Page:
SPUser user = file.ModifiedBy;

                  LastModifiedBy = user.Name.ToString();

                  LastModifiedByMemberID = user.ID.ToString();

            }

        }

    }

</script>

<table class="ms-informationbar">

    <tr>

        <td>

                <SharePoint:EncodedLiteral runat='server' ID='literalLastModifiedDate1' text='<%$Resources:cms,pagesettings_modifieddate_label%>' EncodeMethod='HtmlEncode'/>

            <%= LastModifiedDate %>

        </td>

          <td>

                <SharePoint:EncodedLiteral runat='server' ID='literalLastModifiedBy1' text='<%$Resources:cms,pagesettings_modifiedby_label%>' EncodeMethod='HtmlEncode'/>

                <nobr><span><A ONCLICK="GoToLink(this);return false;" HREF="../_layouts/userdisp.aspx?ID=<%= LastModifiedByMemberID %>"><%= LastModifiedBy %></A><img border="0" height="1" width="3" src="/_layouts/images/blank.gif" alt="" /><img border="0" height="12" width="12" src="/_layouts/images/blank.gif" alt=""/></span></nobr>

          </td>

    </tr>

</table>

 

To deploy this code

Create an ascx file in the TEMPLATE->CONTROLTEMPLATES folder under your 12 hive with the above code.

Register the user control where you need to use it. This could be a masterpage, or in my case a page layout;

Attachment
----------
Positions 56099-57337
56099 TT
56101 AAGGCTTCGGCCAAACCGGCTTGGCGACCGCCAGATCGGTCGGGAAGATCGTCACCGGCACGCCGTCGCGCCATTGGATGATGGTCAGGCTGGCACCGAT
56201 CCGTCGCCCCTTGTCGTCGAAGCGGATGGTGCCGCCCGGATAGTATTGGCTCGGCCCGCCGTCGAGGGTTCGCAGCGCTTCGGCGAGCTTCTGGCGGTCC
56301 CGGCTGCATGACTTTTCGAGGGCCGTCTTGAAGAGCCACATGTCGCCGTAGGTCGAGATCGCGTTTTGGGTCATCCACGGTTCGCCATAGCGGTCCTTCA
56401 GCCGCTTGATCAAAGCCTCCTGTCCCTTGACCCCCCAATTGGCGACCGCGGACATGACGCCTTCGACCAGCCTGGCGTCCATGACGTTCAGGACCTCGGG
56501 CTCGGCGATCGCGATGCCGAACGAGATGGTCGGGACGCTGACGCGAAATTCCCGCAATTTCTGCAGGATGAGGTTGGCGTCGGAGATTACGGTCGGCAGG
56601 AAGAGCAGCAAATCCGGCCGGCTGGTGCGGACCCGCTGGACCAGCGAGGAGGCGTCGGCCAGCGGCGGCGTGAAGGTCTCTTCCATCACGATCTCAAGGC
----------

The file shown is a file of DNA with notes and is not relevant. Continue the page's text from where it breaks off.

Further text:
<%@ Register TagPrefix="MyCustomStuff" TagName="MyCustomFooter" src="~/_controltemplates/MyCustomFooter.ascx"  %>

The control is now placed at the bottom of my page with this code;

<MyCustomStuff:MyCustomFooter id="MyCustomFooter1" runat="server" EnableViewState="true">

    </MyCustomStuff:MyCustomFooter>

 

The Results

Now the footer in my English speaking Variations look like this;


In the French speaking Variations it looks like this;


Update; Care should be taken using the techniques I mention here. See my later post https://jamiemcallister.com/Reflections-on-the-use-of-Language-Pack-Resources

Further Update; I knew that using Sharepoints own language resources was a tacky hack (though kind of justified in this case as the text is very standard). If you're not happy with the wording of the labels in this control (or worry the resources may get altered by a service pack etc) you can create your own language resources. See https://jamiemcallister.com/post/Mutli-lingual-Page-Layout-Text-for-Site-Variations-Part-2---Using-Resource-Files for more details.

Building a multi-lingual 'Last Modified' Footer for MOSS
Share this

Subscribe to Cloud with a Sunny Outlook

Disclaimer: The software, source code and guidance on this website is provided "AS IS"
with no warranties of any kind. The entire risk arising out of the use or
performance of the software and source code is with you.

Any views expressed in this blog are those of the individual and may not necessarily reflect the views of any organization the individual may be affiliated with.